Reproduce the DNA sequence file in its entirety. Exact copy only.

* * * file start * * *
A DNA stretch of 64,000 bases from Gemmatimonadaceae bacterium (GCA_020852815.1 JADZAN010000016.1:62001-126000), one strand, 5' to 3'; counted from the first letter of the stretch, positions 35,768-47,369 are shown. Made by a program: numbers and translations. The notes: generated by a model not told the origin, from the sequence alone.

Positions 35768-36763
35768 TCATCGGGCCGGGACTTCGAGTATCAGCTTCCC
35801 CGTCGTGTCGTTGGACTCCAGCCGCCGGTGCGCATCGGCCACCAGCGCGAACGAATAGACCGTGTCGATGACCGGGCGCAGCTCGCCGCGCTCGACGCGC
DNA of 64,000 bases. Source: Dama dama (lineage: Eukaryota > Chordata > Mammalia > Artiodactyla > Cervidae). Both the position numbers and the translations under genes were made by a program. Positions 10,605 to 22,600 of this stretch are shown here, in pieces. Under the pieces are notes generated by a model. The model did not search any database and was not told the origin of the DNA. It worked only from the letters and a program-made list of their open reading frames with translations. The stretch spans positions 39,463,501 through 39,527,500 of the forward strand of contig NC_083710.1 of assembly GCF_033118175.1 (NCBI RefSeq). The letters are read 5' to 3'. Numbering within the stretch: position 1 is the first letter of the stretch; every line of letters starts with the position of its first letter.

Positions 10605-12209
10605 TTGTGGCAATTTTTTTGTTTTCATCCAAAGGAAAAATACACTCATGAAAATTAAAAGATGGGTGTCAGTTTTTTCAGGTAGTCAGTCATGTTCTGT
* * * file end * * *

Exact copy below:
A DNA stretch of 64,000 bases from Gemmatimonadaceae bacterium (GCA_020852815.1 JADZAN010000016.1:62001-126000), one strand, 5' to 3'; counted from the first letter of the stretch, positions 35,768-47,369 are shown. Made by a program: numbers and translations. The notes: generated by a model not told the origin, from the sequence alone.

Positions 35768-36763
35768 TCATCGGGCCGGGACTTCGAGTATCAGCTTCCC
35801 CGTCGTGTCGTTGGACTCCAGCCGCCGGTGCGCATCGGCCACCAGCGCGAACGAATAGACCGTGTCGATGACCGGGCGCAGCTCGCCGCGCTCGACGCGC
DNA of 64,000 bases. Source: Dama dama (lineage: Eukaryota > Chordata > Mammalia > Artiodactyla > Cervidae). Both the position numbers and the translations under genes were made by a program. Positions 10,605 to 22,600 of this stretch are shown here, in pieces. Under the pieces are notes generated by a model. The model did not search any database and was not told the origin of the DNA. It worked only from the letters and a program-made list of their open reading frames with translations. The stretch spans positions 39,463,501 through 39,527,500 of the forward strand of contig NC_083710.1 of assembly GCF_033118175.1 (NCBI RefSeq). The letters are read 5' to 3'. Numbering within the stretch: position 1 is the first letter of the stretch; every line of letters starts with the position of its first letter.

Positions 10605-12209
10605 TTGTGGCAATTTTTTTGTTTTCATCCAAAGGAAAAATACACTCATGAAAATTAAAAGATGGGTGTCAGTTTTTTCAGGTAGTCAGTCATGTTCTGT